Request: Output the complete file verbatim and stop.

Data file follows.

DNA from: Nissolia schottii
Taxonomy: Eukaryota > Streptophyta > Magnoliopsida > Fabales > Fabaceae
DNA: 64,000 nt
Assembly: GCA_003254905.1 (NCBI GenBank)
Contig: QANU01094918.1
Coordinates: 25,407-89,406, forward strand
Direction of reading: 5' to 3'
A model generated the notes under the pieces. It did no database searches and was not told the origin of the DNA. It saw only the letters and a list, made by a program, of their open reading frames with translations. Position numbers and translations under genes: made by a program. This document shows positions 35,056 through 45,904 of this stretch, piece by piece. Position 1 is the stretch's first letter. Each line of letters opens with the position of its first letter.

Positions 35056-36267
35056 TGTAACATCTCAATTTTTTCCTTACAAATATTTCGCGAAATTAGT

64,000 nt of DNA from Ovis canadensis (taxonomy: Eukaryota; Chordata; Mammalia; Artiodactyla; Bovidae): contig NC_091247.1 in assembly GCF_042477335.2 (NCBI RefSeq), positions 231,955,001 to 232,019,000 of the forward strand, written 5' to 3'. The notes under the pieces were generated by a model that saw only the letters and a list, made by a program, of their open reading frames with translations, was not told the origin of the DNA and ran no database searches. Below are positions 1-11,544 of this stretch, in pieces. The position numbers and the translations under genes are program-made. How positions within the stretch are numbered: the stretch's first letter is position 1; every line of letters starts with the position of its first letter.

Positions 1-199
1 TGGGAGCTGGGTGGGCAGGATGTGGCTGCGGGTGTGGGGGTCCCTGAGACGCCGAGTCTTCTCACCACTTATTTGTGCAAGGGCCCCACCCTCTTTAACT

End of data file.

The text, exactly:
DNA from: Nissolia schottii
Taxonomy: Eukaryota > Streptophyta > Magnoliopsida > Fabales > Fabaceae
DNA: 64,000 nt
Assembly: GCA_003254905.1 (NCBI GenBank)
Contig: QANU01094918.1
Coordinates: 25,407-89,406, forward strand
Direction of reading: 5' to 3'
A model generated the notes under the pieces. It did no database searches and was not told the origin of the DNA. It saw only the letters and a list, made by a program, of their open reading frames with translations. Position numbers and translations under genes: made by a program. This document shows positions 35,056 through 45,904 of this stretch, piece by piece. Position 1 is the stretch's first letter. Each line of letters opens with the position of its first letter.

Positions 35056-36267
35056 TGTAACATCTCAATTTTTTCCTTACAAATATTTCGCGAAATTAGT

64,000 nt of DNA from Ovis canadensis (taxonomy: Eukaryota; Chordata; Mammalia; Artiodactyla; Bovidae): contig NC_091247.1 in assembly GCF_042477335.2 (NCBI RefSeq), positions 231,955,001 to 232,019,000 of the forward strand, written 5' to 3'. The notes under the pieces were generated by a model that saw only the letters and a list, made by a program, of their open reading frames with translations, was not told the origin of the DNA and ran no database searches. Below are positions 1-11,544 of this stretch, in pieces. The position numbers and the translations under genes are program-made. How positions within the stretch are numbered: the stretch's first letter is position 1; every line of letters starts with the position of its first letter.

Positions 1-199
1 TGGGAGCTGGGTGGGCAGGATGTGGCTGCGGGTGTGGGGGTCCCTGAGACGCCGAGTCTTCTCACCACTTATTTGTGCAAGGGCCCCACCCTCTTTAACT